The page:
Nell Darby details the history of the statute fair, or mop fair, where servants tried to find work, but could became the victims of crime instead.
In my local town, a fair is held twice a year. It’s a rather standard event; there are fairground rides, stalls where you can shoot a can to win a soft toy, or a goldfish in a bag of water, and where you can buy candyfloss or toffee apples. It’s old school; but its name harks back to an older past – it is known to all as ‘the Mop’.
It has it origins in the statute fairs that have existed for centuries. Also known as a hiring fair or mop fair – hence my town fair’s abbreviation – these were traditionally held in order for agricultural servant to advertise their availability for work, and for employers to find suitable workers. Although traditionally held in the Midlands and south of England in late September or early October – Michaelmas in the agricultural calendar, when harvesting for the year had been done – others were held in November (in the north of England) or April. The mop fair was tied to the seasons and to the harvests, reflecting its status as a place in rural societies where agricultural workers were hired.
The hiring fair had officially started in the 14th century, when Edward I passed the Statute of Labourers in 1351. The 1563 Statute of Apprentices legislated for a particular day of the year when the local constables would proclaim the stipulated rates of pay and conditions of employment for the following year. As fairs were already popular events, seeing many local people attend, they became the main place where workers and employers would assemble to be matched with each other. In 1677, an act endorsed the annual bonds or terms agreed between masters and servants at hiring fairs, and the events took on the alternative name of statute fairs. However, it was noted this year that in north Oxfordshire, at least, it had “always been the custom at set times of year, for your people to meet to be hired as servants”, showing that the statutes being passed simply formalised a process that had existed for some time previously. In some areas, the mop fair was held a month after a previous statute fair, in order to give still unhired servants a second chance of finding employment, or to get work for servants who had been hired at the statute on a month’s trial, and then let go at the end of that month. These second fairs were often known as a ‘runaway mop’, because those who had already been hired at the earlier fairs were returning from those employers to seek new ones.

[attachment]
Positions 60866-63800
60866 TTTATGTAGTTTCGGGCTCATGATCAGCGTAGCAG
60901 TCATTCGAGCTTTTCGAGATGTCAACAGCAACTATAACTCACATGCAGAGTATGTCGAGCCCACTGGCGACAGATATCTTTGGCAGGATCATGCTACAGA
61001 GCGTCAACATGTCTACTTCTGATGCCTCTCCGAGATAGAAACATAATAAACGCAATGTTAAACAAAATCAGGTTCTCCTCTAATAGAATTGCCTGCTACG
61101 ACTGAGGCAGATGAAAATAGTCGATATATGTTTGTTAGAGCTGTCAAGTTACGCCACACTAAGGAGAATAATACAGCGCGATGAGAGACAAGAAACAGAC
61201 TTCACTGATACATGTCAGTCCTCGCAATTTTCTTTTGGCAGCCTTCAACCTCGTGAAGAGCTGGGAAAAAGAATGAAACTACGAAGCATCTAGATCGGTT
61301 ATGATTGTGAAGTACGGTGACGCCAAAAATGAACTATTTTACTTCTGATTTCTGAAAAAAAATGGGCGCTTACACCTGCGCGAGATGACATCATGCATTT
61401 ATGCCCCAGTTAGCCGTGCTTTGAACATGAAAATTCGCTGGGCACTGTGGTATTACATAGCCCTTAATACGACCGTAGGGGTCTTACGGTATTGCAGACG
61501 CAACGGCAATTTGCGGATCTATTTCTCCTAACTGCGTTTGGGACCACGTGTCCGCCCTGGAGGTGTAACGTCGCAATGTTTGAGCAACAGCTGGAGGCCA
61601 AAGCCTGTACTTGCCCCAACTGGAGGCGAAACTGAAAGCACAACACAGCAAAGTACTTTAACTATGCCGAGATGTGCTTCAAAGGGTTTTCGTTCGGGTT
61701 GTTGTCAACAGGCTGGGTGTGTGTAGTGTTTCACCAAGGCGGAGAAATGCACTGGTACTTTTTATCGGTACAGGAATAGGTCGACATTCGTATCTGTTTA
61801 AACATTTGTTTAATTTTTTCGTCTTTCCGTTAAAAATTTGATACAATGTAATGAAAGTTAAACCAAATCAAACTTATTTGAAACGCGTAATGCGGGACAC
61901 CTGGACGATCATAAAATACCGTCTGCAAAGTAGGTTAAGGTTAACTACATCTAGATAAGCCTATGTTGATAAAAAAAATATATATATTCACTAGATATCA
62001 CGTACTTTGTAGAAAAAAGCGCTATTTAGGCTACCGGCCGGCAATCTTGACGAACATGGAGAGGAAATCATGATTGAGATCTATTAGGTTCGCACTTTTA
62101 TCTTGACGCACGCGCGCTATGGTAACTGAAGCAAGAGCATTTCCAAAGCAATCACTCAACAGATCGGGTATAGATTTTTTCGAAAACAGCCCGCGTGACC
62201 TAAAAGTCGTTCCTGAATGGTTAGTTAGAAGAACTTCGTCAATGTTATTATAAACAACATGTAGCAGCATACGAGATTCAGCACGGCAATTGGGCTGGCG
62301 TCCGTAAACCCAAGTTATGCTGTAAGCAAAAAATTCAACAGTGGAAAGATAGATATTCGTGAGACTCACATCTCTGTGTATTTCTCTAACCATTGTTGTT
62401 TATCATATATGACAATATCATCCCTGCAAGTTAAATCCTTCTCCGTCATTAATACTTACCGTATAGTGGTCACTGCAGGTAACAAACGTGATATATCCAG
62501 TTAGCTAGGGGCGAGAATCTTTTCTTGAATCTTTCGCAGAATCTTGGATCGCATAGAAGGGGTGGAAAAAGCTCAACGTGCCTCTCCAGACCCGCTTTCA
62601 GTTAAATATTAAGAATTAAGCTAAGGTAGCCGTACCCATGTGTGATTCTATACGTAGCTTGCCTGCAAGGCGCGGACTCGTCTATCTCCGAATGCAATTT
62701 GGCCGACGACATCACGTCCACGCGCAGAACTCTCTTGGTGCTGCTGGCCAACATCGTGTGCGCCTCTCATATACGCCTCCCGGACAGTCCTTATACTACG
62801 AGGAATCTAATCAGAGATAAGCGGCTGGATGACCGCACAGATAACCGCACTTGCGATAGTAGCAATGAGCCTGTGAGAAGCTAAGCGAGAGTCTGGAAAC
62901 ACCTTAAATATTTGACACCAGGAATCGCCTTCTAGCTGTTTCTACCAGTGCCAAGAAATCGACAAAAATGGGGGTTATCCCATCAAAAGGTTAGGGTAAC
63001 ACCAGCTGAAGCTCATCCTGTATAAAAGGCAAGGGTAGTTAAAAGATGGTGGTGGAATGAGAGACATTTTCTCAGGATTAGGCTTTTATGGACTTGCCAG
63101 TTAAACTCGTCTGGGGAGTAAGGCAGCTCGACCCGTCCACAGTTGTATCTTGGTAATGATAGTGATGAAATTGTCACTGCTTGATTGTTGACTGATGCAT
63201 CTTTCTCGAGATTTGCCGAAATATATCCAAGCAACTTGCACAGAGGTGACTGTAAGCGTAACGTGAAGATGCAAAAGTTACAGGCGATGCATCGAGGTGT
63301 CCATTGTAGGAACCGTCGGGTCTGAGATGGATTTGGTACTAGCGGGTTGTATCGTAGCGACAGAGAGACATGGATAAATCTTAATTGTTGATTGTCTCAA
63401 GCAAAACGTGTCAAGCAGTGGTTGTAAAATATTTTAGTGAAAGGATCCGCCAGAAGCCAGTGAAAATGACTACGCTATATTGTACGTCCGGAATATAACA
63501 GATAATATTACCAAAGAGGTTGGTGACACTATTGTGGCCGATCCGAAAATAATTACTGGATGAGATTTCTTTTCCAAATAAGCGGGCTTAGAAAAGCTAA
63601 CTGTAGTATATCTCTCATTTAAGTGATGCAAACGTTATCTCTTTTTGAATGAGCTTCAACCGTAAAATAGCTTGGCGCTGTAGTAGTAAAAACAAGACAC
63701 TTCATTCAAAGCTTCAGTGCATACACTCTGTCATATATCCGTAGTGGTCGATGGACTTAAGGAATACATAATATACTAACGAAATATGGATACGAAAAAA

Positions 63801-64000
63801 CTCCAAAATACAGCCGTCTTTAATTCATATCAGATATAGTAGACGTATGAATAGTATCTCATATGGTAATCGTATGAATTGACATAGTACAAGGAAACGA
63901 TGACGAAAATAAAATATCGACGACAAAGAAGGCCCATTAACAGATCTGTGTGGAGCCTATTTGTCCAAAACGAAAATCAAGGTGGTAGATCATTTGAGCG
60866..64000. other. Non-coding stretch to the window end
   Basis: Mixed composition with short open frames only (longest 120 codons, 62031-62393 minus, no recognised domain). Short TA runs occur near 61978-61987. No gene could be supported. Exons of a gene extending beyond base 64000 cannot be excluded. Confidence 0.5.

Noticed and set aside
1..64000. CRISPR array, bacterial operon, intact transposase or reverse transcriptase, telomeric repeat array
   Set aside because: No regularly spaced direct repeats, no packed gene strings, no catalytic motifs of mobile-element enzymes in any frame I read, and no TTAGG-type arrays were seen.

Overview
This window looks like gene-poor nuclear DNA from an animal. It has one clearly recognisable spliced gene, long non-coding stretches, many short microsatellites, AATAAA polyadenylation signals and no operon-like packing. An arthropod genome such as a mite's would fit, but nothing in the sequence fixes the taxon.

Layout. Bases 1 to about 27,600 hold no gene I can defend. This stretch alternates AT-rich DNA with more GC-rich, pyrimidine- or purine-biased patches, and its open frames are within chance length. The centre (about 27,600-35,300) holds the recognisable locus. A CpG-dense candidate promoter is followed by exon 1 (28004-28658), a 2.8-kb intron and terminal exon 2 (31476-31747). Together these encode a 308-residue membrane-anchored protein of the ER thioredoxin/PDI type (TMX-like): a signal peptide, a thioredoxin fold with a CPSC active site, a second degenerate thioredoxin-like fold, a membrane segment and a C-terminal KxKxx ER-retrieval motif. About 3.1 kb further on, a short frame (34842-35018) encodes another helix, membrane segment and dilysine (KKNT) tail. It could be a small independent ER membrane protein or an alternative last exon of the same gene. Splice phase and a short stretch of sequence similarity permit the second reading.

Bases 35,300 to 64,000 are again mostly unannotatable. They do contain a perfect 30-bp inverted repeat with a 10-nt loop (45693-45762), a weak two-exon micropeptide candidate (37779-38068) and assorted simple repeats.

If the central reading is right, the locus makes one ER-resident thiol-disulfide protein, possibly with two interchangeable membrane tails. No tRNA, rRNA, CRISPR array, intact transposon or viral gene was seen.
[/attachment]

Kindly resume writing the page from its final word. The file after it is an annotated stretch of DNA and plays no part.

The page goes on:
King mop and his attendants